As soon as their cell phone rings or they receive an incoming text message or email, they want to respond. Education and training can only go so far to prevent distracted driving when almost half of all drivers ignore those facts and warnings about the dangers of texting while driving.
This means that the chances of an accident occurring while reading a text is extremely high indeed. Drivers can keep their hands on the wheel and eyes ahead at the road they should be watching.
They let us contact emergency services at the drop of a hat, no matter where we are, which can save lives. So why make things 4 times as bad by texting? Nationwide, 43 states have passed laws to prohibit drivers from texting. Presumably, increased ownership leads to increased in the car usage and an increase in the rate of distracted driving.
Because this information was given voluntarily by teens, actual cell phone use numbers may be much higher.
Being warned about the dangers of texting while driving is widespread but ineffective, as teen drivers say that their parents are seen texting while driving. Texting Alternatives Are Not Much Better Acknowledging that texting while driving is a danger, some people seek alternative methods of communication.
The problem remains the same, no matter how modern or convenient a device may be: Strong restrictions on nighttime driving and teen passengers, as well as raising the licensing age, reduced rates of fatal crashes and insurance collision claims.
A driver reaching for a cell phone or any other electronic device is 1. There is no limit to when a driver may text. A majority of young drivers, those most at risk for causing accidents due to texting while driving, admit they have been told about this danger.
Most of those teens and about 10 percent of parents also admit that they have lengthy text conversations while they are driving, including multiple messages to their contacts. In15 percent of all drivers involved in fatal crashes during the week were alcohol-impaired, compared to 31 percent on weekends.Statistics and data about the number of theory tests and driving tests taken in Great Britain, pass rates, and the number of instructors.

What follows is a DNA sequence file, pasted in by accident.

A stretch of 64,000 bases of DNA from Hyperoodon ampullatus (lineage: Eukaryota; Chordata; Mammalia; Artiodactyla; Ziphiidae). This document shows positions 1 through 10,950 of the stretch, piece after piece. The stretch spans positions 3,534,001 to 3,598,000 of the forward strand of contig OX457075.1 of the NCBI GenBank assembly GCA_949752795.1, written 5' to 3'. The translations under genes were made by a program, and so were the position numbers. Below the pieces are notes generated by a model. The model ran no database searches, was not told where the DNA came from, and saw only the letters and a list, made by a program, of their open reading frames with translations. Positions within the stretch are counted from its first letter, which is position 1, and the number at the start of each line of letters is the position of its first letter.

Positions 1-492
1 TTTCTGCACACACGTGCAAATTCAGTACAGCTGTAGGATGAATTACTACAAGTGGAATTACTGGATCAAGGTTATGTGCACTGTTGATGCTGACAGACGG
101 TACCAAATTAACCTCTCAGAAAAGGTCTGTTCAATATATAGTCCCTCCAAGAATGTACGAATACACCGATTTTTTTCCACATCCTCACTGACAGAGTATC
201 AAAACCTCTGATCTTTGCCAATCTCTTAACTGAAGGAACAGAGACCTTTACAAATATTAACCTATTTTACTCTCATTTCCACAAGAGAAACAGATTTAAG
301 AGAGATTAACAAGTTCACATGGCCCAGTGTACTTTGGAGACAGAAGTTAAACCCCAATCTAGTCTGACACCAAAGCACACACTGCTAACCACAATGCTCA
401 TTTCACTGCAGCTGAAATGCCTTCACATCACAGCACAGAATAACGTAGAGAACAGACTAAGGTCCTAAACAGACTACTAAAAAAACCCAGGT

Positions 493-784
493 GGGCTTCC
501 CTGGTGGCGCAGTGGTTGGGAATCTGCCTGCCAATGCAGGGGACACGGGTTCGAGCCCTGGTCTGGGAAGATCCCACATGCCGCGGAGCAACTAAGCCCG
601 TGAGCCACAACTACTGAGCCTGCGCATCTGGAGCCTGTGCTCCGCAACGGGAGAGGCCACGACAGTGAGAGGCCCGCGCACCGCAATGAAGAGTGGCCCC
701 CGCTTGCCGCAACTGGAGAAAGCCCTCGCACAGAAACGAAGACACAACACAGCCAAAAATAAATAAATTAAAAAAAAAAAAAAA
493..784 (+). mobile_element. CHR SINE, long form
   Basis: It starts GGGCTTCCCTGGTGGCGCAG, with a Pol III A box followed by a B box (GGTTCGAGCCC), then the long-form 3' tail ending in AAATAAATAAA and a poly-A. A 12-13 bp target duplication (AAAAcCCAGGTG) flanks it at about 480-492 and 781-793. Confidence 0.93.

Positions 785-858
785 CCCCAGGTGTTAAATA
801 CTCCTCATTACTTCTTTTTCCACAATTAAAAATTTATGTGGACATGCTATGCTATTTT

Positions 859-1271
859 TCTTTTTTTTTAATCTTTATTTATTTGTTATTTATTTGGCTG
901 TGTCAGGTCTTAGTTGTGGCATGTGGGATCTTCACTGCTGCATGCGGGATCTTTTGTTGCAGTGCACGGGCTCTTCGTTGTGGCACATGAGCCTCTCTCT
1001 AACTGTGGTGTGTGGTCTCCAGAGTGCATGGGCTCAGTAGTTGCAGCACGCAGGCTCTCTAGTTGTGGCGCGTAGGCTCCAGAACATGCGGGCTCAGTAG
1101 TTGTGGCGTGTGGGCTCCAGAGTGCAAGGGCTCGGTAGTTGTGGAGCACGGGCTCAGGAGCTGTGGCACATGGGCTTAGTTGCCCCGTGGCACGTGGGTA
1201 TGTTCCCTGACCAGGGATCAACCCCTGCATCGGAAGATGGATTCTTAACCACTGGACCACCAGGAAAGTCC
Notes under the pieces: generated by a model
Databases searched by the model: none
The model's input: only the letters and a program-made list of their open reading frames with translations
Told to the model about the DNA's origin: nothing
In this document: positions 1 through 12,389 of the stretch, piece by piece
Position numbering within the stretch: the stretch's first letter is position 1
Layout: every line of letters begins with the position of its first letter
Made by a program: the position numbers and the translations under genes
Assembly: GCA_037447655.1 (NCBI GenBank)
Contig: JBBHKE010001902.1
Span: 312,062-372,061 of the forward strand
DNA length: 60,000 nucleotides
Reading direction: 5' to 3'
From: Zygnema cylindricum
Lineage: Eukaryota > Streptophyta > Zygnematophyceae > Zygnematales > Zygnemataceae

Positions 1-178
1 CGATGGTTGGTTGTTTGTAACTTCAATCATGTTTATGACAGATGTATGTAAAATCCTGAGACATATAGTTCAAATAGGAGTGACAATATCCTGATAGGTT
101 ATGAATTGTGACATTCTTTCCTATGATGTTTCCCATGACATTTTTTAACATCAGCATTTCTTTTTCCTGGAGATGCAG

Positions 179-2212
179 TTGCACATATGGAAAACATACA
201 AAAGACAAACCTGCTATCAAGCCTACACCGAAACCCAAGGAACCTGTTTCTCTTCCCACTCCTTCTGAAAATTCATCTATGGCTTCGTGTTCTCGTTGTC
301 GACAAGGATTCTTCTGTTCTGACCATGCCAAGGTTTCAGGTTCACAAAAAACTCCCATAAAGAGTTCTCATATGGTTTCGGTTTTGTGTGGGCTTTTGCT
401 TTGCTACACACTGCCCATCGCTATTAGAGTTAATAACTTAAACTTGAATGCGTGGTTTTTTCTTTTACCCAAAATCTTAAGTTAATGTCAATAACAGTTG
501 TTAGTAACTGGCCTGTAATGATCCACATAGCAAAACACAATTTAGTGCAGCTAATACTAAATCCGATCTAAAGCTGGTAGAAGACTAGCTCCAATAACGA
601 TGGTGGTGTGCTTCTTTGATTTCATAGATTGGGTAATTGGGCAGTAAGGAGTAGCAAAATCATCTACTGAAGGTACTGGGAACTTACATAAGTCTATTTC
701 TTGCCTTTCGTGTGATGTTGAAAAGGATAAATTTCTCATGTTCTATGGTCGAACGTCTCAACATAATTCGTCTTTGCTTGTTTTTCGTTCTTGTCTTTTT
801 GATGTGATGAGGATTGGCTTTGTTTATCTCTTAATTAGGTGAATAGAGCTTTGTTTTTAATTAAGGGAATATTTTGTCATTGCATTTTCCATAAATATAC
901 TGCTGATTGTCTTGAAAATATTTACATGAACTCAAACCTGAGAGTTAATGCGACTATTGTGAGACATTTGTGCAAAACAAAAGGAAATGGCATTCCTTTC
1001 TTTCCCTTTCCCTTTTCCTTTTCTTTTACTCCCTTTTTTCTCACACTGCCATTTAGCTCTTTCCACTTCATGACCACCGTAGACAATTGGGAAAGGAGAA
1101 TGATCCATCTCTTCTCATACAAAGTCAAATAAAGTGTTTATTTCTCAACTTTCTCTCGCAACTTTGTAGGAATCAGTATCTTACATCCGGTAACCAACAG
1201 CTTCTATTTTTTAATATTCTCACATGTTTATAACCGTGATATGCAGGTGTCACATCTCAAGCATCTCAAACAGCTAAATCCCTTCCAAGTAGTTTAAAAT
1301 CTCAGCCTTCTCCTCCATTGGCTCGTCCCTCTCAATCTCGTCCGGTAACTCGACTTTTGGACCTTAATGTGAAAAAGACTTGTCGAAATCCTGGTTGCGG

Statistics. Individuals who drive while sending or reading text messages are 23 times more likely to be involved in a car crash than other drivers. A crash typically happens within an average of three seconds after a driver is distracted.
Facts About Texting & Driving. Driving safety tips every driver should know. When you’re behind the wheel of a car – whether alone or with passengers – driving safely should always be your top concern. AAA sends out news releases on new Foundation research projects and topics of importance to members of the traffic safety community and media.
Teen driving statistics and insurance information. What you pay for auto insurance is largely based on what kind of risk the company predicts you will be, based on known factors like your driving history, the kind of car you drive, your age and gender, your marital status and where you live.
The National Center for Statistics and Analysis (NCSA), an office of the National Highway Traffic Safety Administration (NHTSA), is responsible for providing a wide range of analytical and statistical support to NHTSA and the highway safety community at large.Download